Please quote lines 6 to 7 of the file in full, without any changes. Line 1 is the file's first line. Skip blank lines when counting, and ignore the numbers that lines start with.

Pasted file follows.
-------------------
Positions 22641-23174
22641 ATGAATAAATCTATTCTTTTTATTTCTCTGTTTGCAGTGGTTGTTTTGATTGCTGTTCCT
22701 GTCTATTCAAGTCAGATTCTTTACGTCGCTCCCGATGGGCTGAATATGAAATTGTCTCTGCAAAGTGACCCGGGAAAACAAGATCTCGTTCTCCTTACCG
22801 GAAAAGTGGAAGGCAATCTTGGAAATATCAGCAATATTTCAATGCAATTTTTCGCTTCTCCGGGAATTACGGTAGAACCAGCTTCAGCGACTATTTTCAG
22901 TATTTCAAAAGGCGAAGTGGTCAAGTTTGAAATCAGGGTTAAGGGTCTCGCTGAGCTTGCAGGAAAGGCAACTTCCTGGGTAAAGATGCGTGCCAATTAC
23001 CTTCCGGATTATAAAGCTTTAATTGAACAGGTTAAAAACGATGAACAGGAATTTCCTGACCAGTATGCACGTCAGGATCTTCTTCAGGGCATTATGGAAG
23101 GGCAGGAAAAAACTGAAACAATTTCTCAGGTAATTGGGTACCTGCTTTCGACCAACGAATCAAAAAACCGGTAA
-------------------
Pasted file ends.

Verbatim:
23001 CTTCCGGATTATAAAGCTTTAATTGAACAGGTTAAAAACGATGAACAGGAATTTCCTGACCAGTATGCACGTCAGGATCTTCTTCAGGGCATTATGGAAG
23101 GGCAGGAAAAAACTGAAACAATTTCTCAGGTAATTGGGTACCTGCTTTCGACCAACGAATCAAAAAACCGGTAA